The decline of the 18th Dynasty began at the close of the reign of its greatest ruler, Amenhotep III. Amenhotep's son and successor, Akhenaten, inaugurated a dramatic religious transformation, eliminating worship of the traditional gods in favor of a single deity, known as the Aten. Abandoning the established temples, Akhenaten created a new religious and political capital in Middle Egypt at a site called el-Amarna. Akhenaten's modifications were short-lived, and could not be sustained following his death.
After a brief reign, Akhenaten's successor, Smenkhkare, was followed by the young Tutankhamen, who quickly undertook the eradication of Akhenaten's religious changes. Since he died without heirs, Tutankhamen was followed by two of his own advisors, the final rulers of the Dynasty. These two kings, Ay and Horemheb, bore the burden of repairing the damage done by Akhenaten and restoring the glory of the 18th Dynasty.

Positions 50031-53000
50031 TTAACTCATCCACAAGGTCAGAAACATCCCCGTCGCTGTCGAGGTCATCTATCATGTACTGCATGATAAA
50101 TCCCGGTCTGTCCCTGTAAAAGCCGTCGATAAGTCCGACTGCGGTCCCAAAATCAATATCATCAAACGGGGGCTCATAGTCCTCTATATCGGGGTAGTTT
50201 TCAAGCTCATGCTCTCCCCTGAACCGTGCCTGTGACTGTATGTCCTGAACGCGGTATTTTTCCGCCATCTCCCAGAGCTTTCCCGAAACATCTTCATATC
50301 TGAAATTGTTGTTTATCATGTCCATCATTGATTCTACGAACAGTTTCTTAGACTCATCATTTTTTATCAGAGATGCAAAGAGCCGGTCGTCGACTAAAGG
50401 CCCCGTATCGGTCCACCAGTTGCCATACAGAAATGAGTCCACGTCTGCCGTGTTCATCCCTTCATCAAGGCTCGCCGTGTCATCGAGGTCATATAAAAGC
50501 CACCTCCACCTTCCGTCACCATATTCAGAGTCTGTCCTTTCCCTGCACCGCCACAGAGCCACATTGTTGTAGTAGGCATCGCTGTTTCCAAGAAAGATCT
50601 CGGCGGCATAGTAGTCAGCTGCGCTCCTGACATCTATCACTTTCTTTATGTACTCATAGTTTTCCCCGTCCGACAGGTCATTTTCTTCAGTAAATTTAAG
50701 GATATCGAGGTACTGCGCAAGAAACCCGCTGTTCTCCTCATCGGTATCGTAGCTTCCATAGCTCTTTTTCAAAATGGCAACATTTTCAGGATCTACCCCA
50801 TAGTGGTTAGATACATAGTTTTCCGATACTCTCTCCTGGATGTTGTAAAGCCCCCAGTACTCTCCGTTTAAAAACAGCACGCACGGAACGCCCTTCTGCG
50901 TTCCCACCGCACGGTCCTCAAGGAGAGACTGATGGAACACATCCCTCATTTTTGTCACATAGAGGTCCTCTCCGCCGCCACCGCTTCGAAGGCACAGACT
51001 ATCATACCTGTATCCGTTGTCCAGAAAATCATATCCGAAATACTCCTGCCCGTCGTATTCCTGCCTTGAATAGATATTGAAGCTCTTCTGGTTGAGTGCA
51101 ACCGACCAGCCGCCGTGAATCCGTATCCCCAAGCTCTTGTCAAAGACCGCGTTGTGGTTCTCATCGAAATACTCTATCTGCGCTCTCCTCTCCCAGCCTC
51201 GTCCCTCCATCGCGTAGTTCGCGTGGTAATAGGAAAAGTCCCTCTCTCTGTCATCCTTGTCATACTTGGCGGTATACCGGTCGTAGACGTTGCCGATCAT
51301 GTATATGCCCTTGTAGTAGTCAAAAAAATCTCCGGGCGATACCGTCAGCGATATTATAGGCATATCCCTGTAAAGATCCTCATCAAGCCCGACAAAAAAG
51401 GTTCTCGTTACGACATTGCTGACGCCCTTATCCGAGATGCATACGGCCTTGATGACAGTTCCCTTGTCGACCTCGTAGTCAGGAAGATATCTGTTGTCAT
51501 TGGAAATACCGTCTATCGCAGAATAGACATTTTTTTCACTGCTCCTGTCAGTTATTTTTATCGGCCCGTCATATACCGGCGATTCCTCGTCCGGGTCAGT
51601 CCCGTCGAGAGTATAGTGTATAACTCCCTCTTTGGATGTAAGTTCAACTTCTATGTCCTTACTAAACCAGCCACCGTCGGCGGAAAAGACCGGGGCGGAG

Return to Who Was Ramesses I?